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Sponsored Content – CASA seeks volunteers to help children in family court system


It’s 2:00 am. You’re 8 years old. You’re not a young 8. You’ve seen some stuff in your short life. You can’t sleep. Parents are arguing, but that’s nothing new. You’re hungry because the last thing you ate was a school lunch. Maybe you can’t sleep because your younger sister and brother are sleeping in the twin bed with you. Brother keeps taking the cover and sister is sweaty, clinging to you.

You hear a crash. Nothing new though you brace yourself. Sometimes this means the fight will involve you. Sometimes this means mama will take you somewhere else. You are scared, but try to be calm, quiet and still.

Suddenly, the police are there. You don’t understand what’s happening. There’s an argument and then hushed talking. One of the police officers looks into the bedroom with a flashlight. He sees you and your siblings and tells someone outside the room that there’s “three in here;” then more hushed talking. Maybe they calmed your parents down and would soon leave. You fight back a yawn as a woman opens the door. She tells you that you need to come with her. Who is she? Where is she taking you? Your sister starts to cry. Your brother asks if he can stay with dad. The woman says she is your DHR caseworker, and that your home is not safe for you right now. You must stay at her office for the night. Her office? You want to stay in your bed with your sweaty sister and blanket stealing brother. You want to be in your home. You want your parents to get along.

Mom is talking to a police officer. She is crying. Dad is gone. This situation feels bad to you. You leave with the caseworker, and for what’s left of the night and then most of the next day, you stay in a room in an office building. They give you cereal and snacks. You have some milk. You hear the caseworker on the phone. She is telling someone that there is no family. You are taken to a stranger’s home that is as far away as 8 radio songs and 2 commercial breaks. Brother is with you, but sister went somewhere else. When will you see your sister again? You are told the stranger is your foster parent. They seem okay, but you’re unsure. Why do they want you to be there? All you really want is to go home and be with your family. Who will tell someone that all you want is to go home and be with your family?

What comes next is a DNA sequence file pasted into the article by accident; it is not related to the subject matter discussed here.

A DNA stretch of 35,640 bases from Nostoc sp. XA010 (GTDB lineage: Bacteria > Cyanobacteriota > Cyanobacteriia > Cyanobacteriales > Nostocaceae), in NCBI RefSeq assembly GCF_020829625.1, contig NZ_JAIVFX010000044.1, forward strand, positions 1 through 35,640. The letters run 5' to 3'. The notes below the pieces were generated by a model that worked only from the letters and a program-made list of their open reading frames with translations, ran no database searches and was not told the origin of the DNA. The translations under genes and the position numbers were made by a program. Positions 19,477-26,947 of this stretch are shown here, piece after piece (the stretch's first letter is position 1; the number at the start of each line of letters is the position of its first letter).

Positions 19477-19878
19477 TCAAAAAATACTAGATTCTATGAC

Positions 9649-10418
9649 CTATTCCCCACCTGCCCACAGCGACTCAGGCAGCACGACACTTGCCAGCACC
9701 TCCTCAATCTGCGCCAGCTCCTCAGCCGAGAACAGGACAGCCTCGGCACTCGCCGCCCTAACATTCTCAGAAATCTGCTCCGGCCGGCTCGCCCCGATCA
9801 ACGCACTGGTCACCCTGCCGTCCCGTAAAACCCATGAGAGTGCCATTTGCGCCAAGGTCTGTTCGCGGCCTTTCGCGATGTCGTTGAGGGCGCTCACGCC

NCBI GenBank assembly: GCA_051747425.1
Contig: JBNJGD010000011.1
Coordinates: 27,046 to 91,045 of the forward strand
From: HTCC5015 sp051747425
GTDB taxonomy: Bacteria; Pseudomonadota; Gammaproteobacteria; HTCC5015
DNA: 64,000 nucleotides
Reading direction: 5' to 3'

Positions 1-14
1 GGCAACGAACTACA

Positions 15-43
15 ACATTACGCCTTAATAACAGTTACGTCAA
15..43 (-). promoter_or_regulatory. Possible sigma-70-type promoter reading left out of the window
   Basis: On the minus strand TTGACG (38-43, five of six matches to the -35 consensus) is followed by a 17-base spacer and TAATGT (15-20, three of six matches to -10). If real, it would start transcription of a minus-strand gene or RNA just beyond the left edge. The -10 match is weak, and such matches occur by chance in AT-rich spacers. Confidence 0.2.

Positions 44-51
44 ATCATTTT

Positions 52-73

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Enter Court Appointed Special Advocates (CASA) of Jefferson County, an organization that trains, supervises, and supports volunteer advocates to be an independent voice for children navigating the family court system because of abuse or neglect. CASA volunteers are appointed by the Court.

It takes a special person to be a CASA volunteer not only because of the type of situations that bring children into the family court system, but because CASA volunteers undergo a four-session training. They must be willing to commit about five to ten hours a month to their case. CASA volunteers visit with the child, meet the child’s parents, foster parents, health care providers, teachers and anyone else who is an interested person. The CASA participates in IEP meetings. CASA volunteers facilitate and monitor service plans for their children. They are the “eyes and ears” of the Court, providing an independent and candid assessment of what is in the best interest of the child.

CASA children have experienced trauma, which can carry over into all areas of their lives. Trauma causes poor health and the inability to focus, learn and succeed in school. Trauma prevents the development of healthy relationships and the ability to self-regulate to avoid risky behaviors and choices. Yet positive, stable relationships can counterbalance trauma. A child with a Court Appointed Special Advocate (CASA) is more likely to find a safe, permanent home – never to return to a life of abuse and unmet needs. A child with a CASA volunteer is more likely to receive health referrals and medical care.

Court Appointed Special Advocates are a regular presence in the lives of their court appointed children who have experienced what is unimaginable to most people. Year to date, CASA of Jefferson County has served 358 children in 173 cases. CASA is appointed in an average of two cases per week. 77% of children served by CASA identify as African American or Black. Only 50% of current cases are staffed with a volunteer. CASA has a current, pressing need for volunteers. Could that be you? If interested, check out casaofjeffersoncounty.org/get-involved/#volunteer where you can submit an inquiry to get an application.

Lend your voice! Change a child’s story. Volunteer with CASA of Jefferson County.